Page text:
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How a local school board superintendent survey turned into a partisan politics playground

COLORADO SPRINGS, Colo. (KRDO) -- In recent weeks, the Academy District 20 school board sought the opinions of the Colorado Springs community on a new superintendent search through an online survey. However, multiple community groups and an elected official with the El Paso County Democratic Party used it as a way to solicit frivolous responses from outside of the community.

In a TikTok posted on January 30, El Paso County Democratic Party Vice Chair, Rob Rogers, told his nearly 19,000 followers to reply to the survey with three words/phrases: Church of All Nations, Moms of Liberty, and lightning. According to District 20, Rogers' video garnered thousands of responses to the survey.

Included in the replies to Rogers' Tiktok video are responses from various people saying, "done from Georgia," "From Michigan, done and good luck," and "submitted from California."

Rogers states that his video was in response to Church of All Nations and Moms of Liberty asking their members to respond to the survey in a specific manner that aligned with their ideals.

"So anyone want to help me counter a Christian nationalist church and Moms for liberty at the same time? My 2 favorite things," Rogers proclaimed in the video. "We can't have the survey filled up with anti-public education garbage by a bunch of people that don't even go here either. And since the church encourages people to forward along to others I figure, why not?"

Wednesday, Rogers said he was concerned that the school board could use responses from only one side of the aisle to make a decision.

"There was a risk that the board could have turned around and used those overwhelming responses as some kind of a mandate and some kind of an indication," Rogers said. "They could have at least claimed that it was an indication that the community wanted these types of things in overwhelming numbers."

13 Investigates asked Rogers about many of the responses originating from outside the Colorado Springs community, namely other states that have no bearing on a local school district's superintendent search.

"I knew that was a possibility. Of course, you know, my followers on TikTok are all around the United States, so there was a possibility of that happening," Rogers said. "But there was just as much of a possibility of that happening with the calls to action that were being sent out by the three other groups."

According to District 20, the call for action from Church of All Nations and Moms of Liberty lead to thousands of replies to the survey, some from people outside of D20 as well. However, their team was quickly able to weed out the responses from both sides of the political conundrum.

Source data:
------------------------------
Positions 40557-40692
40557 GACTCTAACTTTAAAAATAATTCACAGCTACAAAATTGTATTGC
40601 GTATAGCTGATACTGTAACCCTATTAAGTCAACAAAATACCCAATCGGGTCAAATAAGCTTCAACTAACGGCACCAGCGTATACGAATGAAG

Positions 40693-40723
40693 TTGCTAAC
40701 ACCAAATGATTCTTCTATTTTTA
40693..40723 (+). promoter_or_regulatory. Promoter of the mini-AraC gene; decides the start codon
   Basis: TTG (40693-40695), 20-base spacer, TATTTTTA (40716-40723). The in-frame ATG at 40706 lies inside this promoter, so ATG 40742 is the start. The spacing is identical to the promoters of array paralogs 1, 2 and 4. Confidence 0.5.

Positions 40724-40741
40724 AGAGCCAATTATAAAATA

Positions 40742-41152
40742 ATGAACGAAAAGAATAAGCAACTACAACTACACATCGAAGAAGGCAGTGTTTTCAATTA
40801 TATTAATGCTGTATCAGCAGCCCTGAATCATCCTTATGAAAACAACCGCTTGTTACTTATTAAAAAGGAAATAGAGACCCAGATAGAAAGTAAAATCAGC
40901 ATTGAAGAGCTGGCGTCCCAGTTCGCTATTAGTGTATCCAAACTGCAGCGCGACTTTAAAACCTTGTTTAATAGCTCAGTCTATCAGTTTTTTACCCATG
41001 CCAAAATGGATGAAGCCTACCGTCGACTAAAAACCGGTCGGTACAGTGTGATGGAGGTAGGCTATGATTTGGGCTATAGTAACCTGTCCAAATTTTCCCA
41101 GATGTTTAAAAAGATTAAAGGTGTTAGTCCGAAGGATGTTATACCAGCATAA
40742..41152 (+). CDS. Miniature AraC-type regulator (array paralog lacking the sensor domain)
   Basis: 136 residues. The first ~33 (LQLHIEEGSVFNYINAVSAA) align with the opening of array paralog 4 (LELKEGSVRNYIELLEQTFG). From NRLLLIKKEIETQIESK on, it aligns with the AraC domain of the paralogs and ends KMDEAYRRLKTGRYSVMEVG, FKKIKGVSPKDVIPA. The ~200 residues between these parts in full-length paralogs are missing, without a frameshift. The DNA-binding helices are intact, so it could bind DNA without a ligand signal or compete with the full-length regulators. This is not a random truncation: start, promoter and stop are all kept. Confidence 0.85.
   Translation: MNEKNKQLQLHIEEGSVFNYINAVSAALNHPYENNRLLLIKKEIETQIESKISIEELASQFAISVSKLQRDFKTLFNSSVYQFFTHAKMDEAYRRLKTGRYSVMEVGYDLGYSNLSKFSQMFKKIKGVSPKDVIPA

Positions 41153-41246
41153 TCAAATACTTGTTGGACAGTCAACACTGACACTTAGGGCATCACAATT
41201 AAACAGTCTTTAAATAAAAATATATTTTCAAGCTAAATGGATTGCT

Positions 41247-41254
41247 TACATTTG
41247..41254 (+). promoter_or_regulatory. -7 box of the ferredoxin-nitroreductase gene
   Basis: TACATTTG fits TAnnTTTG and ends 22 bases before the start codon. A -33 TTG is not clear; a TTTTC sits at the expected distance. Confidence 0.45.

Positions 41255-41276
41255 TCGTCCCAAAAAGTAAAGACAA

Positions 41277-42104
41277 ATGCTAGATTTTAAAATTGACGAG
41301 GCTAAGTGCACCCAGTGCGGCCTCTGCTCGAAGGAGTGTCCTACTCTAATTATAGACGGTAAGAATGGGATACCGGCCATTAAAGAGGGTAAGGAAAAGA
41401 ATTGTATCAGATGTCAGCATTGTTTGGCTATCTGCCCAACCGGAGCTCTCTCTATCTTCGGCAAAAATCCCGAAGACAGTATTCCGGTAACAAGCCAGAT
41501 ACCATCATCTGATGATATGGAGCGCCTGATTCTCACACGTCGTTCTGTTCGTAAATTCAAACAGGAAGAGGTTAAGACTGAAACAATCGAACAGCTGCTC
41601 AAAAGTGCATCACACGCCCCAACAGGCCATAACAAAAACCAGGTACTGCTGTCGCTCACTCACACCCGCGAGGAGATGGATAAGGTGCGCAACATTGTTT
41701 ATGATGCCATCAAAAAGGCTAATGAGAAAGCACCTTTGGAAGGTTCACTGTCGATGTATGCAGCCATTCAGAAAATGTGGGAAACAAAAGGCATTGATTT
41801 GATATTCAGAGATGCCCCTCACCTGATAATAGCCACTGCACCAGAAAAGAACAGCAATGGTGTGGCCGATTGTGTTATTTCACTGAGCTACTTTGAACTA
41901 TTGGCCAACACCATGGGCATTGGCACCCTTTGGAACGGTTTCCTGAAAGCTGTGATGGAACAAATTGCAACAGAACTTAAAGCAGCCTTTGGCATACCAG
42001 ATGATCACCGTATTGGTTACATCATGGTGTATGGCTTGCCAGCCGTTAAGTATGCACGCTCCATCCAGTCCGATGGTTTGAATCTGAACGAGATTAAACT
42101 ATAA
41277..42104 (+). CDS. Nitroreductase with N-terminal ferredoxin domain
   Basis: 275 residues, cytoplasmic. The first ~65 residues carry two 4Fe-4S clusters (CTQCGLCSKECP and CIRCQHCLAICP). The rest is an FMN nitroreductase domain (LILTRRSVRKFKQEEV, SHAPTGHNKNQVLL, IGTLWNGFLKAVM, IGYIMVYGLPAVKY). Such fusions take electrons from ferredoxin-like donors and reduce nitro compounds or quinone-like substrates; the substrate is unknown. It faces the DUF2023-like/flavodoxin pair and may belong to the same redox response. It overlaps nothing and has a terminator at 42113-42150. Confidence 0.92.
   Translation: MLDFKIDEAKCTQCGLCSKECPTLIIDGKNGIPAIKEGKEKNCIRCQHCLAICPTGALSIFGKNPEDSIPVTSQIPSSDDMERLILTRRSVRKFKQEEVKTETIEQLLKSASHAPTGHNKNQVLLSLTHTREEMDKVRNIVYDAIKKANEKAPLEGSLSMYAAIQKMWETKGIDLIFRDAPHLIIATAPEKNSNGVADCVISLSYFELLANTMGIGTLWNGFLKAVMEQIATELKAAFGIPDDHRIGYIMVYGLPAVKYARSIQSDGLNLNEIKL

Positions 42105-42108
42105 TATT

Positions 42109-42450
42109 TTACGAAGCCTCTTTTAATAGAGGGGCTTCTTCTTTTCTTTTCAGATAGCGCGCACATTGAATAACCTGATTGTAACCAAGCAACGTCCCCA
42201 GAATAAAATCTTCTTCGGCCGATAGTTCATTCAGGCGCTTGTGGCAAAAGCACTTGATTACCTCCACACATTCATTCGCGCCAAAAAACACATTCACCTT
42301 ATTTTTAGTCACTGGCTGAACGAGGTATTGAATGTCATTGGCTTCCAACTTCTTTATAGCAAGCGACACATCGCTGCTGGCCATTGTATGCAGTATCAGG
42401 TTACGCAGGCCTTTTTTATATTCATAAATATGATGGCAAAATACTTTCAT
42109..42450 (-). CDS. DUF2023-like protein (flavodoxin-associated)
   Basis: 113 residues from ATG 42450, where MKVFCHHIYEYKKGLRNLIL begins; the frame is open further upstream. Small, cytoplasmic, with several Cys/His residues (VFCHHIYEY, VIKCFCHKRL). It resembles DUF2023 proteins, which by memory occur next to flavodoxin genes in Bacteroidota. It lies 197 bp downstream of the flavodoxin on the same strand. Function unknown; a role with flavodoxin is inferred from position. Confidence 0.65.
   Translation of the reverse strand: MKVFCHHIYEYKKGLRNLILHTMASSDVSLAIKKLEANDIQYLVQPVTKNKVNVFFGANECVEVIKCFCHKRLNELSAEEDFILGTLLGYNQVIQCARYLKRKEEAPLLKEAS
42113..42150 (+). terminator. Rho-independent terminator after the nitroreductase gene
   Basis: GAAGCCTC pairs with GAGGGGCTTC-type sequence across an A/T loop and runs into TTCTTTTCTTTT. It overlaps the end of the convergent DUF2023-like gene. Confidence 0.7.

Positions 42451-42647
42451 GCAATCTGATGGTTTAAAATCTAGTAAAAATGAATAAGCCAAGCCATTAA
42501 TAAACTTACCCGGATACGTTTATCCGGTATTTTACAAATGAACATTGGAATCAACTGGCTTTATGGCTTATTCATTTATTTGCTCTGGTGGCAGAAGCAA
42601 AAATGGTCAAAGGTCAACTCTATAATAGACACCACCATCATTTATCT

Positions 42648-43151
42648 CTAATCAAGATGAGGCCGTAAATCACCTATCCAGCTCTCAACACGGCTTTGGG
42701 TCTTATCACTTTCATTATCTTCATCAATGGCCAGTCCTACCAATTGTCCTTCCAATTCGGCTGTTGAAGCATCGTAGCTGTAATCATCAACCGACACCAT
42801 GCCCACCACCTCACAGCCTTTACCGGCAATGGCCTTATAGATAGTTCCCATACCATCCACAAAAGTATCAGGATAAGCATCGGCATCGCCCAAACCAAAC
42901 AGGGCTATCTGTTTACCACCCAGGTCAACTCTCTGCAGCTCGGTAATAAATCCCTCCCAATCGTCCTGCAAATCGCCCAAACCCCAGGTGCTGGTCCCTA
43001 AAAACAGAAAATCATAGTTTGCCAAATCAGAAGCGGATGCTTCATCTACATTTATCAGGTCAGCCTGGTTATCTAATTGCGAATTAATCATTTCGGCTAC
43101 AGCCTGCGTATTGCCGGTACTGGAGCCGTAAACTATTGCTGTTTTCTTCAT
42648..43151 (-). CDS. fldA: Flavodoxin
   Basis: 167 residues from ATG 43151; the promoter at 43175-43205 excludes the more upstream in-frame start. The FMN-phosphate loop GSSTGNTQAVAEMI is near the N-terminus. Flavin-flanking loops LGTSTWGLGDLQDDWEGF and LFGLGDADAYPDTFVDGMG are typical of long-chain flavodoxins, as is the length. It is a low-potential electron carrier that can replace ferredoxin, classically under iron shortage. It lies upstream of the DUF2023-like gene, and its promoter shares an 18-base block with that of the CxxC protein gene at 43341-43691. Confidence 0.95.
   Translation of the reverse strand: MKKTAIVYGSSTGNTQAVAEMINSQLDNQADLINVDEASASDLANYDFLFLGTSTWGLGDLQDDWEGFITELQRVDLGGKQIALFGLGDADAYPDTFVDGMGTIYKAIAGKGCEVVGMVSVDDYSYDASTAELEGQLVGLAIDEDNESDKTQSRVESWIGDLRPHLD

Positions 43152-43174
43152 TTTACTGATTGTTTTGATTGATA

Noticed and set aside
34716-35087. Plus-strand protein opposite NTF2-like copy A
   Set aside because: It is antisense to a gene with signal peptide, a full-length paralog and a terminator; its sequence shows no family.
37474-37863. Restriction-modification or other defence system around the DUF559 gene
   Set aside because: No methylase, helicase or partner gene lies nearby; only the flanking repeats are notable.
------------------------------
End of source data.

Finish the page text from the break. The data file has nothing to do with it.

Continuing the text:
At the time of publication, Church of All Nations and Moms for Liberty have not responded to 13 Investigates requests for comment.

In a report published by Dr. Walt Cooper, he broke down how many responses were quickly ruled out of the survey.

"Approximately 4,300 online survey responses were considered. It is important to note the actual survey submissions totaled more than 12,000 responses, but nearly 8,000 responses were eliminated from consideration as either a result of redundant, solicited responses or incomplete submissions that contained no responses at all," Dr. Cooper wrote.

Allison Cortez, Director of Communications for District 20, tells 13 Investigates the survey was just one piece of many mechanisms used to hear from the community regarding the search for a new superintendent.

"The survey responses, while there were nearly 4,200 of them there, it's just one data point. We also did those focus groups and we had one on one interviews," Cortez said. "The great thing that happened between all of that research is we started to see very clear themes that overlapped between all of those mechanisms that we created data from."

Academy District 20 made it clear. The genuine responses received from community members were factored in and received, and the "canned responses" were never considered.

"It was very easy for them to scrub out that noise. We were able to tell that based on IP addresses when the surveys came in and frankly, just by the answers themselves," Cortez said.

Wednesday night at Liberty High School, the finalists for the superintendent position will be addressing the community in a candidate forum. They will all be providing their reasons why they want to hold the position. Below are the details for Wednesday's forum and an additional forum on Thursday evening at the BOE building.

Community Presentation at Liberty High School

8720 Scarborough Dr. (Auditorium)

Colorado Springs, CO 80920

6 - 8:30 p.m.

Community Presentation at Board of Education Meeting

1110 Chapel Hills Dr. (Board Meeting Room)

Colorado Springs, CO 80920

5 – 7:30 p.m.

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Sean Rice

Sean is reporter with the 13 Investigates team. Learn more about him here.


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